Going Green at Home: Step I

I am excited by the notion that we may be entering an era where we truly regard our fellow Americans as brothers and sisters, one in which we are willing to unite to address issues that affect all of us, one that looks and behaves like a national village.

It goes without saying that we are concerned as a nation about the economy. If you’re like me you are ready to act and you guess that there are others out there who are also ready to start acting locally towards making a difference. If the answer to future economic growth lies in a “green economy” and the future of our globe’s health lies in adopting “greener” habits, then it is time to make changes at home, yesterday.

The question for many is where to start. With a few clicks on the internet and some sifting through Wikipedia I arrived at the first step I will take. In an effort to begin “greening up” my household I am replacing all of my traditional incandescent light bulbs with Compact Fluorescent Lamps (CFLs). They last 8 to 10 times longer which more than offsets their higher cost. They do cost 3 to 10 times more, but compare the average life span of an incandescent bulb at 750 – 1,000 hours to that of a CFL at 6,000 – 15,000 hours. Not only do the bulbs have an extended life, but they offer significant energy savings as well. They use one fifth to one third the power of traditional incandescent lamps. Look at it as a 12 % savings on your monthly energy bill.

According to Wikipedia, household lighting accounted for 9 % of total U.S. energy usage in 2001. It is thought that a national commitment to the use of CFLs could result in a 7% reduction of that usage. Use of the bulbs does come with one concern. Each bulb contains a trace amount of mercury (approximately 4mg) which poses the threat of air and water pollution once they hit landfills and incinerators.

Don’t fret, all is not lost. Your local Home Depot participates in a CFL disposal program. So grab a recycled paper grocery sac, label it “Home Depot Recycling” for future expired bulbs and take it to buy a household stock off Compact Florescent Lamps.

Article Comments

4 thoughts on “Going Green at Home: Step I”

  1. Thanks for starting this discussion, Janelle. I have replaced my traditional light bulbs with CFLs in the lights we use most often. The next step is replacing all my remaining incandescent bulbs as they burn out. So glad to learn that the old bulbs can be recycled. I’ll be sure to drop mine off at Home Depot.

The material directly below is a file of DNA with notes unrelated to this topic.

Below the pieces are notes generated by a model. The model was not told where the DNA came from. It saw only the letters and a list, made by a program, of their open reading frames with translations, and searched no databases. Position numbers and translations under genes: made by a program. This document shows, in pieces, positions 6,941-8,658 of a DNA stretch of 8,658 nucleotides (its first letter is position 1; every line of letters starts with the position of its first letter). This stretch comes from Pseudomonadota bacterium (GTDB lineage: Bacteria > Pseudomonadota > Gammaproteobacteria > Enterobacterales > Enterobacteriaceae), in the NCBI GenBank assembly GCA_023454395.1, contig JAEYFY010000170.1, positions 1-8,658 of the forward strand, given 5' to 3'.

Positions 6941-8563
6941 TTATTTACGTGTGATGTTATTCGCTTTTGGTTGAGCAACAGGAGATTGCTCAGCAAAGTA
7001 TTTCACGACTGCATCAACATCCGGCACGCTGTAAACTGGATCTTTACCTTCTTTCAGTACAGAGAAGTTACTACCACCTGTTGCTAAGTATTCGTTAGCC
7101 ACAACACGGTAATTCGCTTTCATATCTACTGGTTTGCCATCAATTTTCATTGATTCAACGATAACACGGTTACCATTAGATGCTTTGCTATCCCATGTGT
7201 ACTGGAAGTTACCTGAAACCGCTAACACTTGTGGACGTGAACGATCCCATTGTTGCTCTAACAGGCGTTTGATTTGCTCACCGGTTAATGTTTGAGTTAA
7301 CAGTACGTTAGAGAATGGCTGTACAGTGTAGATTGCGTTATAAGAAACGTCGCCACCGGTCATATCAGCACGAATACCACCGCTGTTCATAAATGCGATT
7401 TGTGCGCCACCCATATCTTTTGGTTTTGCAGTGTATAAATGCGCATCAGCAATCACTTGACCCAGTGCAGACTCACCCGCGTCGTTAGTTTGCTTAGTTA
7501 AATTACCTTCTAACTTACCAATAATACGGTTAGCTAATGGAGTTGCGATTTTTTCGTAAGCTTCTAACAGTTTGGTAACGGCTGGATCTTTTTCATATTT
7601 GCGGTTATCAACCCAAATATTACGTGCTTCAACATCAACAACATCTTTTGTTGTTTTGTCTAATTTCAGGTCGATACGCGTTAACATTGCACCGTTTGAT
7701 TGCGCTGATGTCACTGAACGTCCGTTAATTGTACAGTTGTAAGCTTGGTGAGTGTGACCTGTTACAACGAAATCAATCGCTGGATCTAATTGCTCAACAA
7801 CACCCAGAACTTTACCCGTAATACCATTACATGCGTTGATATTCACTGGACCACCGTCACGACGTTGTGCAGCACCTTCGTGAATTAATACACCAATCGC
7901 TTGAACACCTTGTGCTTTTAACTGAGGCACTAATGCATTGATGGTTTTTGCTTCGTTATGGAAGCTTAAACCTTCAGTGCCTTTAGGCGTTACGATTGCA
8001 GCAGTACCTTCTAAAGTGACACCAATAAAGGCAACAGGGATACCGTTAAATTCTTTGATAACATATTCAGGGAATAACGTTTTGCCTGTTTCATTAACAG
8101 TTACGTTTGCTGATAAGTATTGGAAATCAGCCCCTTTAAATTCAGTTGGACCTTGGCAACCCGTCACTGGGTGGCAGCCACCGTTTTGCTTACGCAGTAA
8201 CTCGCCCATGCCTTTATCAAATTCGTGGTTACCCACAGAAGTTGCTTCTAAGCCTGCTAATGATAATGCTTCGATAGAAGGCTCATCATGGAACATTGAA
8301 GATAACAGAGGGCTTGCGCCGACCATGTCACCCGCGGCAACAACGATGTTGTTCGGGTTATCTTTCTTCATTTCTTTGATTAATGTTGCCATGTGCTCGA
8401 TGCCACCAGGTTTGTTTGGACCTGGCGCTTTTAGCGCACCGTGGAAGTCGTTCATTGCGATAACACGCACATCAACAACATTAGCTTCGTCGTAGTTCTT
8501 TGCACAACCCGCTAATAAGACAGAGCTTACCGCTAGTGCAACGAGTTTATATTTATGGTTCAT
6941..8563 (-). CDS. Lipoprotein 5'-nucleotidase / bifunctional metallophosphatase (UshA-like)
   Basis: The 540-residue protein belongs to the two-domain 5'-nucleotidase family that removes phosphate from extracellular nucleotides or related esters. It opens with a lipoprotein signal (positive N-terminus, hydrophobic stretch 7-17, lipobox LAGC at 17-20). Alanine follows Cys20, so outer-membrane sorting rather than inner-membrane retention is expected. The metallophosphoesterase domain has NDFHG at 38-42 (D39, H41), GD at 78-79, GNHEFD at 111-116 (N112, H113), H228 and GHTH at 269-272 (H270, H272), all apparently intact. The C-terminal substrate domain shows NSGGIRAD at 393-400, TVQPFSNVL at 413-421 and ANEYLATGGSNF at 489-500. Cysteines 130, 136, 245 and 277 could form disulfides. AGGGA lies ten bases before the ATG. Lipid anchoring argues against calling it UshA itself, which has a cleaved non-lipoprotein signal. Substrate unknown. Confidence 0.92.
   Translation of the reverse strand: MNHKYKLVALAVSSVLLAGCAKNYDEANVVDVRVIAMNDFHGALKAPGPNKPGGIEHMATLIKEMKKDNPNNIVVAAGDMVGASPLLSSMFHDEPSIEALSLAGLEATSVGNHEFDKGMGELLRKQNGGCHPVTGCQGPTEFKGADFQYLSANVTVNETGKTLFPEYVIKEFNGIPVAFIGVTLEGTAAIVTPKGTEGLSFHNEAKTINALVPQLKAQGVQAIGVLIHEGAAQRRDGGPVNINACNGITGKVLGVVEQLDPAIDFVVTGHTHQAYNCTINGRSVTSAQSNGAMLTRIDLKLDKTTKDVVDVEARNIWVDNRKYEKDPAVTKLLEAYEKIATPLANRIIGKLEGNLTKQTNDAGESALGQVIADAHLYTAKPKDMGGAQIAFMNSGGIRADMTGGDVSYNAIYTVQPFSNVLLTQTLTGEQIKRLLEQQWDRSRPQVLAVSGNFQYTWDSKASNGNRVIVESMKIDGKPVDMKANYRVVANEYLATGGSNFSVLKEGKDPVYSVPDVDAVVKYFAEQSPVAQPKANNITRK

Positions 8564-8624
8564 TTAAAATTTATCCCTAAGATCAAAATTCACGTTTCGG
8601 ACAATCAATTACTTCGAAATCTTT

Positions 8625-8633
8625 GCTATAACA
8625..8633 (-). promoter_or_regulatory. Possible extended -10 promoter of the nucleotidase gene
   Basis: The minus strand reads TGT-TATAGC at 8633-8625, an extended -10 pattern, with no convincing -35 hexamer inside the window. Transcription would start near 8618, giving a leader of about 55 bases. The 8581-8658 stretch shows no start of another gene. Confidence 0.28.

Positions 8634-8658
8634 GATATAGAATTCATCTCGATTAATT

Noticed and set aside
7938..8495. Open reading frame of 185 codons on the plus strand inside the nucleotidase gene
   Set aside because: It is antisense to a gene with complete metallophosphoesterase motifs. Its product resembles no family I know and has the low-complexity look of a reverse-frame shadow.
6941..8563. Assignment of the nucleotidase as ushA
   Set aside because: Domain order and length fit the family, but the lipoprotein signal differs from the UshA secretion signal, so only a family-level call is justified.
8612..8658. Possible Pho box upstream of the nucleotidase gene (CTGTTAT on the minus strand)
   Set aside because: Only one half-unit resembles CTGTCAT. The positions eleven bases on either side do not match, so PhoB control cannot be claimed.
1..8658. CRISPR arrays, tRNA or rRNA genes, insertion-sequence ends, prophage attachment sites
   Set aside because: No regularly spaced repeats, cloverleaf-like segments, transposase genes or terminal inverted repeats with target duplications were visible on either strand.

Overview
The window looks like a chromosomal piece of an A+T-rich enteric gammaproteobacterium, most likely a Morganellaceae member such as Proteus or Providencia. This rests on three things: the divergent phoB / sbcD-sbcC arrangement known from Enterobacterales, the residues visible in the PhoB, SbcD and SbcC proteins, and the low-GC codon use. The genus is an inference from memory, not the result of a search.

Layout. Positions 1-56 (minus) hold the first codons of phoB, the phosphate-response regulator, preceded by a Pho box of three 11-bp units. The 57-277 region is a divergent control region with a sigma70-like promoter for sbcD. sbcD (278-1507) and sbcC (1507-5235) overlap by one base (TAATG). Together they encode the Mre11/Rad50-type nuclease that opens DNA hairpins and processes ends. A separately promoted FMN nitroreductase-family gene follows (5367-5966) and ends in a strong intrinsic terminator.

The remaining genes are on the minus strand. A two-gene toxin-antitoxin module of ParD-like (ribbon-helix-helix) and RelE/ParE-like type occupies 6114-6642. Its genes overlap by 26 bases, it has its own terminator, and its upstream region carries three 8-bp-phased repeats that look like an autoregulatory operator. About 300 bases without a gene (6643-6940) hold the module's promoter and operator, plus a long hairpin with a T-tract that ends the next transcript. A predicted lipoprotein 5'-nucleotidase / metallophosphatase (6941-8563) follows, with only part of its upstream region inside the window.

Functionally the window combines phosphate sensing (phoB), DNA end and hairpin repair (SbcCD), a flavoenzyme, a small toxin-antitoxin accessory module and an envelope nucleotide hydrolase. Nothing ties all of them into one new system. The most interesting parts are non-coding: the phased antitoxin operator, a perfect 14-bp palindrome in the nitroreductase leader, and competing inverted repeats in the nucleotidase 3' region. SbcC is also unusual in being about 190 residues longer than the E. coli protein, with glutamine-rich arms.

Yesterday the subject of battery recycling came up yesterday in our office. My co-worker Theresa asked where she might recycle the bagful of dead batteries she’s been collecting. I offered to take them to my daughter’s school. Eastern Elementary here in TC has a collection tub in the school lobby for recycling batteries and another one for used printer cartridges. The Governmental Center and the fire station on Front St also collect used batteries. In fact, here’s the link to Grand Traverse County’s battery recycling program with a complete list of drop-off sites: http://www.co.grand-traverse.mi.us/departments/resource_recovery/recycling/battery_recycling.htm

    Check out your community’s recycling program. And if battery recycling drop-off sites aren’t convenient maybe you could suggest that your local school or hardware store set up a collection bin. Let’s keep those toxic batteries out of our landfills.

  2. A good point to remember with CFLs is that they last longer when used in lights that are normally on longer than 15 minutes. You may experience a few burnt out CFLs along the way if you have them in locations that the lights are on for only a few minutes. This should not be discouraging thou because it only happens once in a while. I put CFLs and LEDs in everyone of the homes we build and the houses we remodel.

    Great post.

  3. My family made this change last year, and we have seen a real reduction in our electric bill. We’ve even changed fan lights, outdoor lighting, and recessed kitchen spotlights to CFLs. All year, I have only changed one bulb. Thanks for the great post!

  4. Good post, it shows that you’ve done your research on CFLs. Andy and I switched our lights over and we’ve benefitted. Here are a few ideas for another post for some timely advice: plastic window wrapping (you can’t even tell it’s there and has brought us a savings of over 20% per month last year) and installing weather stripping along three sides of our doors. http://www.doityourself.com/stry/morereturn
    You can use self-adhesive or screw-on for more permanent use. We even went around and filled any holes and cracks in our door areas with insulating foam. When we filled our mail slot you could feel an immediate difference–we just nailed a decorative basket on the outside of our door for the mail. Little details make a big difference in the long run. If you want more info, let me know. We can co-autoher a glog post (green blog). Stay warm!

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